By EMILIO LANERA
Human Rights scholar Baden Offord's mother told him to take his own life when he was 17, after she caught him having sex with his male best friend.
“I had a bit of a nervous breakdown that year and suicidal thoughts came up in my mind quite a bit,” Mr Offord said.
His mum took him to the doctor who prescribed Mr Offord antidepressants.
“[The doctor] said you could go through gay conversion therapy but I wasn’t really keen on doing that at all,” Mr Offord said.
He said he attempted to take his life while on antidepressants.
Despite what his mother said, Mr Offord said he has forgiven her and does not blame her completely for his suicidality.
“I was in a family in which there was already a lot of suicidal thinking,” he said.
“My sister tried to take her life, my mum tried to take her life.... my brother took his life a few years ago as well.
"My dad was an alcoholic - he had a disability. My sister was being abused by my father.
"My suicidality was pretty much caught up in that mental health world which wasn’t very healthy.”
Mr Offord’s family migrated from New Zealand and were part-Maori.
Living in Australia in the 1970s, Mr Offord said his family’s suicidality was a result of being excluded from society.
“My thinking about suicide was very much about inheriting all of these problems that had come through because of racism, because of homophobia,” he said.
“I didn’t access any mental health resources - in fact I would have run a million miles away because everyone was trying to say, you have something wrong with you, because of your family, or because of your sexuality.”
It was not until his father died by suicide, Mr Offord was able to overcome his suicidal thoughts.
“It was on my 19th birthday and for some reason...seeing him dead at the time completely changed my approach to living,” he said.
“I went to see him with my mother at the morgue to identify his body - it was so painful and so traumatic and yet so strangely liberating. It just made me more critical and more reflective.”
Friendships were also important in helping Mr Offord overcome his suicidal thoughts.
At university, Mr Offord made friends with people who helped him realise there is nothing wrong with being gay.
“I remember my first march in Sydney, walking down George St with 10,000 people who were protesting for LGBTIQ+ human rights...I remember thinking that was just fantastic the ability to be with a lot of people who make you feel like you’re in this thing together,” he said.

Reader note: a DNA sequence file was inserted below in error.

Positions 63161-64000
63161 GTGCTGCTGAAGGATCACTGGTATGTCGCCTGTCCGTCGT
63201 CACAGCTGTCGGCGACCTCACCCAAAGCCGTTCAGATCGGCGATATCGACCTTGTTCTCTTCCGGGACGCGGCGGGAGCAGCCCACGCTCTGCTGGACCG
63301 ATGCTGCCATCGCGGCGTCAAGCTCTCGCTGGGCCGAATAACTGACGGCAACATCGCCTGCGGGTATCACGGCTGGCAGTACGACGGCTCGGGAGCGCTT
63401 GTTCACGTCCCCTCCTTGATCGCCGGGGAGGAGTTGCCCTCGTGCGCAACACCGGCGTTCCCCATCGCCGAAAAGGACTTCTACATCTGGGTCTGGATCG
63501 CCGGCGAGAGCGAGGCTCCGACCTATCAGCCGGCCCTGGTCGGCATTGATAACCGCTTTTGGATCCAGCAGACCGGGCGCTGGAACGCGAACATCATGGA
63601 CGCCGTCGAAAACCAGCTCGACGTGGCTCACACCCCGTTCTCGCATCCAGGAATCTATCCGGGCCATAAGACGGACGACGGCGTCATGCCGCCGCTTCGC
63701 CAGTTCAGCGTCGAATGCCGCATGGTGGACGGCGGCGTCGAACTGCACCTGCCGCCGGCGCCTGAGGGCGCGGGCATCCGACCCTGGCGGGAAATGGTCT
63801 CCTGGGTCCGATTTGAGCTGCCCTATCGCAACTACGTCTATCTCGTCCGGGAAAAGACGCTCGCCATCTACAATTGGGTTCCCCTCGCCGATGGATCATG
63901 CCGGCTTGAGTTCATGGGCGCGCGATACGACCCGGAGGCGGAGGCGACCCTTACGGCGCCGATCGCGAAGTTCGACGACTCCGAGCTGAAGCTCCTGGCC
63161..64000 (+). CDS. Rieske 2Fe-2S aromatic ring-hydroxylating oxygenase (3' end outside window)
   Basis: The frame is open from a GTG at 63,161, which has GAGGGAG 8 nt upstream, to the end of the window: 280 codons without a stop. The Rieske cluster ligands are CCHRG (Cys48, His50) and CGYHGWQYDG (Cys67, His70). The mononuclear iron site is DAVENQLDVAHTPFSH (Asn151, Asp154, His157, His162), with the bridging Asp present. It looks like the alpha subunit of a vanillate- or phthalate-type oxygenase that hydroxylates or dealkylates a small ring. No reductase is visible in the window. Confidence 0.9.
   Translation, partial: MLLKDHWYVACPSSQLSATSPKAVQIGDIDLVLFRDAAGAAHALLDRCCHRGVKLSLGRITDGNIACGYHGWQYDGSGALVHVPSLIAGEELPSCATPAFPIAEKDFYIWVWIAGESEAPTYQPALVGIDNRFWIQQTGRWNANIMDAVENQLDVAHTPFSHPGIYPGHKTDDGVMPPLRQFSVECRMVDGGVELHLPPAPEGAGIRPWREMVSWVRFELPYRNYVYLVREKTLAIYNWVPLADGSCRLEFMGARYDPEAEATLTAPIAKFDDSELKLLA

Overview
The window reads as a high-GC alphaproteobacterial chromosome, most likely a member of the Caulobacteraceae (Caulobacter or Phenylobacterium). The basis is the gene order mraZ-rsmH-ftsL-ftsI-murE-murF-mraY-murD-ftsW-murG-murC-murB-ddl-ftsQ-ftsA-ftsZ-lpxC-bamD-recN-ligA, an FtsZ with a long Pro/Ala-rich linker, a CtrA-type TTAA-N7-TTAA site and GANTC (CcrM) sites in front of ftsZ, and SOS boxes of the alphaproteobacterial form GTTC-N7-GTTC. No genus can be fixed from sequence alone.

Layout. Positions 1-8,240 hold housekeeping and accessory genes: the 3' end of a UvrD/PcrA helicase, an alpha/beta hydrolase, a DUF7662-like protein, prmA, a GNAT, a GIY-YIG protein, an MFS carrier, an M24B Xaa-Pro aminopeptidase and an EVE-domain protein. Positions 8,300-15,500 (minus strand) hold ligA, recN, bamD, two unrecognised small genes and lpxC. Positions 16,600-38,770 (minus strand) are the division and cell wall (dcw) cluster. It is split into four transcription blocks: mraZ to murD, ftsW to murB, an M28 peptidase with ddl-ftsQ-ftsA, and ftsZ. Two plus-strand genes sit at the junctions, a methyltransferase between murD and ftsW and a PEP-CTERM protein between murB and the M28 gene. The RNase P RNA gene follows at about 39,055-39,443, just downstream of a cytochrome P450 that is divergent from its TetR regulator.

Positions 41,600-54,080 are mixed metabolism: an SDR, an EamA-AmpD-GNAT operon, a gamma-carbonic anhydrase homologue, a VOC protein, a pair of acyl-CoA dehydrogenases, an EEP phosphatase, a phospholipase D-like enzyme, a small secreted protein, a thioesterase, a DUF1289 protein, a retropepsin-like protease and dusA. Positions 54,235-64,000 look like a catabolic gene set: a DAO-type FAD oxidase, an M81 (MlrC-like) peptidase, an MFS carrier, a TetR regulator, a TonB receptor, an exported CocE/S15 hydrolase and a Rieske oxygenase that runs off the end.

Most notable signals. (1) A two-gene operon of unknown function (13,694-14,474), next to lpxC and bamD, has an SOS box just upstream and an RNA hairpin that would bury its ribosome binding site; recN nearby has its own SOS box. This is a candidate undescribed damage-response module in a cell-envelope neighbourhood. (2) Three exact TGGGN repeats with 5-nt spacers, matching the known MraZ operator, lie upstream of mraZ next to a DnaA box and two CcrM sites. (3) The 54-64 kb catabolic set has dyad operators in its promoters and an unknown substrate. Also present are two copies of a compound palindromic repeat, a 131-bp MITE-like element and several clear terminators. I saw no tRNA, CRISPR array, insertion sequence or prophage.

Forty years since his mother told him to take his own life, Mr Offord said he does not have suicidal thoughts anymore.
He said, after his father’s death, his mother overcame her homophobic views and is now in a relationship with a woman.
Although Mr Offord has overcome his suicidal thoughts, LGBTQIA+ people are still more likely to have suicidal thoughts and attempt to take their own lives.
A report by the National LGBTI Health alliance found 16 per cent of LGBTI young people aged 16 to 27, and 35 per cent of transgender people aged 18 and over, have attempted suicide in their lifetime.
But the report said obtaining data about LGBTQIA+ people’s mental health and suicidality was difficult due to lack of inclusion of sexual orientation, gender identity and intersex status in population research and data collection in mental health services.
QLife national capacity building coordinator Tarnia Lee said the reason there is such a high rate of suicidality amongst LGBTQIA+ people, yet very little data on it, is because society does not cater for LGBTQIA+ people.
“It’s due to systems...being heteronormative and cis’-gendered normative and so (LGBTQIA+) people are facing challenges everyday and minority stress and discrimination,” Ms Lee said.
QLife is a peer-based support service run by, and for, LGBTQIA people.
Ms Lee has been working at QLife for seven years and said most of the calls they receive are about loneliness and isolation.
She said outside influencers such as the postal vote for marriage equality, The Israel Folou controversy and the religious discrimination bill that the Federal Government is currently trying to pass, also impact LGBTQIA+ people’s mental health.
“Queer people are having their lives, their relationships, and their bodies discussed openly and negatively in the press and this is something that we deal with everyday,” she said.
“It’s not our gender or sexuality that impacts mental health, it’s the way broader society interacts and communicates about and engages with LGBTI people.”
A study published earlier this year found the 2017 postal survey did have detrimental effects on LGBTQIA+ people’s mental health.
If you or someone you know is feeling distressed you can contact Switchboard helpline via Qlife between 3pm and midnight on 1800 184 527 or webchat http://www.switchboard.org.au/